Afghanistan an increasingly lethal battleground
KABUL, Afghanistan – Taliban insurgents once derided as a ragtag rabble unable to match U.S. troops have transformed into a fighting force – one advanced enough to mount massive conventional attacks and claim American lives at a record pace.
The U.S. military suffered its 101st death of the year in Afghanistan last week when Sgt. 1st Class David J. Todd Jr., a 36-year-old from Marrero, La., died of gunfire wounds while helping train Afghan police in the northwest. The total number of U.S. dead last year – 111 – was a record and is likely to be surpassed.
Top U.S. generals, European presidents and analysts say the blame lies to the east, in militant sanctuaries in neighboring Pakistan. As long as those areas remain havens where fighters arm, train, recruit and plot increasingly sophisticated ambushes, the Afghan war will continue to sour.
“The U.S. is now losing the war against the Taliban,” Anthony Cordesman, of the Washington-based Center for Strategic and International Studies, wrote in a report Thursday.
A resurgent al-Qaida, which was harbored by the Taliban in the years before the Sept. 11 attacks, could soon follow, Cordesman warned.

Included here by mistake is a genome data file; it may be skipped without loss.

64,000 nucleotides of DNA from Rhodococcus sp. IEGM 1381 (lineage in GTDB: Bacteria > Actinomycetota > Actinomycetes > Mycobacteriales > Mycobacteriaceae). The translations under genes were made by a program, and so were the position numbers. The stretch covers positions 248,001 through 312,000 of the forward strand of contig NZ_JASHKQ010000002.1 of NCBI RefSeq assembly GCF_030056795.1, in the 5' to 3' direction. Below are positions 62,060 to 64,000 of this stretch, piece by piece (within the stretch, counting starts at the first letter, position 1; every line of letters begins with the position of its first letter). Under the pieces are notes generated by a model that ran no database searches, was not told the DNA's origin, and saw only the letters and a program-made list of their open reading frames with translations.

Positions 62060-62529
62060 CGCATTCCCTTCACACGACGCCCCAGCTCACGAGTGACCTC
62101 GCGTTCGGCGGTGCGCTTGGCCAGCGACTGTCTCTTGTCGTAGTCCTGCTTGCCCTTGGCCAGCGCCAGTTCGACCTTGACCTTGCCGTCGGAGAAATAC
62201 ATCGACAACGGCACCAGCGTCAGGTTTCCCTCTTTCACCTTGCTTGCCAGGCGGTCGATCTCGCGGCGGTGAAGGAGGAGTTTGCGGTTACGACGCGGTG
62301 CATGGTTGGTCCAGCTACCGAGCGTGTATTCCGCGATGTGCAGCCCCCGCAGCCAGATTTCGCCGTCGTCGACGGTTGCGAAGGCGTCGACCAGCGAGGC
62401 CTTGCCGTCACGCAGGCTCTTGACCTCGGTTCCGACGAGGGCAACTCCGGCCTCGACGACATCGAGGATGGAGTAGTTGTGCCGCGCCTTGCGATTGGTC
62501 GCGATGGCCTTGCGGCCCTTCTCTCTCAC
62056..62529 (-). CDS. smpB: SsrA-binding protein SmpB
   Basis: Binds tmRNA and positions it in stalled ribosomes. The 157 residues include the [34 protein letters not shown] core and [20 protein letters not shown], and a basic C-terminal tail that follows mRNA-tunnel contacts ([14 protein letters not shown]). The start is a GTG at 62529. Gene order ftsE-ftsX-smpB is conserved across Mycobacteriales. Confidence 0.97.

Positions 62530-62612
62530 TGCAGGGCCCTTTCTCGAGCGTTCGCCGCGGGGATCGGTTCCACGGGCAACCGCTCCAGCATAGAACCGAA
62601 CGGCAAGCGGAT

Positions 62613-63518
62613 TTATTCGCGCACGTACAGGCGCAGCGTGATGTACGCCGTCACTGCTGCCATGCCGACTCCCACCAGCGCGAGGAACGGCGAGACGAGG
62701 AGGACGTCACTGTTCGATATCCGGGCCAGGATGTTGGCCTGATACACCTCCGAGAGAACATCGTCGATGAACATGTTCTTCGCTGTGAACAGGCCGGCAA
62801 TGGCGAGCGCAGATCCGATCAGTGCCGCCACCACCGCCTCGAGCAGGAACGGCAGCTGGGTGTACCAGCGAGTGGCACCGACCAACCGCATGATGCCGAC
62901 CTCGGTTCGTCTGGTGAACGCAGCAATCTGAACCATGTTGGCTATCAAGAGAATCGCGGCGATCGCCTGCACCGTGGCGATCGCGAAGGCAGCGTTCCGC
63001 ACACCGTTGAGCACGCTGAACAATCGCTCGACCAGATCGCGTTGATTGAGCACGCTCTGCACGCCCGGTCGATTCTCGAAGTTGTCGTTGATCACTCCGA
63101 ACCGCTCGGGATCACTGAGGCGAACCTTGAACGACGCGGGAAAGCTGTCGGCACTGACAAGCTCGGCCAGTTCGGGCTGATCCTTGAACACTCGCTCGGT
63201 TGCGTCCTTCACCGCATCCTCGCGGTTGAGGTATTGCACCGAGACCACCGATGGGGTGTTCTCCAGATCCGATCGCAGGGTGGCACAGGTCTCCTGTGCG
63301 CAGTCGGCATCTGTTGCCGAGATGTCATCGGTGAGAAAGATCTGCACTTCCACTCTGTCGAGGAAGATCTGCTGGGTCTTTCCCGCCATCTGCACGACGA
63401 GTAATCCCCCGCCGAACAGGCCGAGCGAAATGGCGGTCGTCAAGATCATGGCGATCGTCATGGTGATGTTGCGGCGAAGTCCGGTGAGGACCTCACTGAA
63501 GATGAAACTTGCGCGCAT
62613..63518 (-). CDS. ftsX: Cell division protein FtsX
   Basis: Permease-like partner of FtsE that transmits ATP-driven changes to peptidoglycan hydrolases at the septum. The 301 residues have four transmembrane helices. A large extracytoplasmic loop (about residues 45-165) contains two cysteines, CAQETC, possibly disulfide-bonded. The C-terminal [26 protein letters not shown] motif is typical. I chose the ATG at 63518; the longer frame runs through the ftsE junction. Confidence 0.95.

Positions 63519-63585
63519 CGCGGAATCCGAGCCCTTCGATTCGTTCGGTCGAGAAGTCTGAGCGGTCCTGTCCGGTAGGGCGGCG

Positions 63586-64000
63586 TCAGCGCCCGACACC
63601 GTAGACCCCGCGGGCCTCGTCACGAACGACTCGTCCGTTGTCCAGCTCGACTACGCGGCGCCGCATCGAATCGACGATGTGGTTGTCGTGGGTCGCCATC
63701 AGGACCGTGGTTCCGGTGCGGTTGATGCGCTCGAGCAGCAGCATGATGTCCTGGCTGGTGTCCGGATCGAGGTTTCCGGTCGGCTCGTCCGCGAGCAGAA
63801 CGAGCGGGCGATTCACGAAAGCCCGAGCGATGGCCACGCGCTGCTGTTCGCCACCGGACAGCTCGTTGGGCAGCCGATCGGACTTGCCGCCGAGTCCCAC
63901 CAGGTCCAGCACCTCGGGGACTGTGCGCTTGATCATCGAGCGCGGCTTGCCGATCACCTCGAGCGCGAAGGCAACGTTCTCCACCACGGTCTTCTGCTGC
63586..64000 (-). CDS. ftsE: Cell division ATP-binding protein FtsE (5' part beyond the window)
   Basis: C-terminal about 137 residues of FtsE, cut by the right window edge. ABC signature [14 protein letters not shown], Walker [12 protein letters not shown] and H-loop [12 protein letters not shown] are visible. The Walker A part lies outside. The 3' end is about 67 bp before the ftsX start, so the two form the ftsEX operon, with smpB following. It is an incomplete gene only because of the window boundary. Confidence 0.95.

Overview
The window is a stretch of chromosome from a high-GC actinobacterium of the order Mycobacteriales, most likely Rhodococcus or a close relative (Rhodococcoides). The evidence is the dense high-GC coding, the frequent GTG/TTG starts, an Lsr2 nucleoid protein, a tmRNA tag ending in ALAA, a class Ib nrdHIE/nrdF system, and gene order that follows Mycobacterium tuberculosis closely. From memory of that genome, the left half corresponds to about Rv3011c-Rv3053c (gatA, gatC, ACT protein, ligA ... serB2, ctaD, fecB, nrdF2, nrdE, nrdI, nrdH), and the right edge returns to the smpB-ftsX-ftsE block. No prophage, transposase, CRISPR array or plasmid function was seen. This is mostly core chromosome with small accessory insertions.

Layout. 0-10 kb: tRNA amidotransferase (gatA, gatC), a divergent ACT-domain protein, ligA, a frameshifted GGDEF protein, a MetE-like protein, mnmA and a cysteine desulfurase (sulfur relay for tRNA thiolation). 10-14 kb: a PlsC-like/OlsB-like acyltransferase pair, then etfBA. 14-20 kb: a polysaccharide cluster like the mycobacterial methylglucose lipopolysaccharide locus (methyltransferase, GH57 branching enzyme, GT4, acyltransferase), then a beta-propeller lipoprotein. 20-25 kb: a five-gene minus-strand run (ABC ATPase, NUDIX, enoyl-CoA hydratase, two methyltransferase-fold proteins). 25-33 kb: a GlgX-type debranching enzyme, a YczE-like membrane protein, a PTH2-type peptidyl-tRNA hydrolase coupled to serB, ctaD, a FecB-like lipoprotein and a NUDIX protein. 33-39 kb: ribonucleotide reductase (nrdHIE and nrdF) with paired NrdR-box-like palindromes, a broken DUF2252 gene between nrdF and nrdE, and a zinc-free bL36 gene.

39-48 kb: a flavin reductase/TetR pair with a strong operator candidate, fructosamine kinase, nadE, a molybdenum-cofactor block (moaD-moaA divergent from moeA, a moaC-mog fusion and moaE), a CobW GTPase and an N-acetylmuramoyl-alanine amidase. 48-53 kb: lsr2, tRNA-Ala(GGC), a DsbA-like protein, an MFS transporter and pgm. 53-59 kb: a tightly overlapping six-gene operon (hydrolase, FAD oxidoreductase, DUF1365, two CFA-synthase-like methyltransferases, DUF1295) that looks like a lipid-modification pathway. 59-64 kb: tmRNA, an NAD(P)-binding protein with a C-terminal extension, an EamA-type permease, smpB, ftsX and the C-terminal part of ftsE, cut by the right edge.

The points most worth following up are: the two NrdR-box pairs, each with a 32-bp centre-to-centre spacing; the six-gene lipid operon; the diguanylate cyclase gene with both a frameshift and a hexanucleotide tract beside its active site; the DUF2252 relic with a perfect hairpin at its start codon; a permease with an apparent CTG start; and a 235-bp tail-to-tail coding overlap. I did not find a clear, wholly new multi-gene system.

Cordesman called for the U.S. to treat Pakistani territory as a combat zone if Pakistan does not act. “Pakistan may officially be an ally, but much of its conduct has effectively made it a major threat to U.S. strategic interests.”
An influx of Chechen, Turkish, Uzbek and Arab fighters has helped increased the Taliban’s military precision, including an ambush by 100 fighters last week that killed 10 French soldiers, and a rush on a U.S. outpost last month by 200 militants that killed nine Americans.
Multi-direction attacks, flawlessly executed ambushes and increasingly powerful roadside and suicide bombs mean the U.S. and 40-nation NATO-led force will in all likelihood suffer its deadliest year in Afghanistan since the 2001 invasion.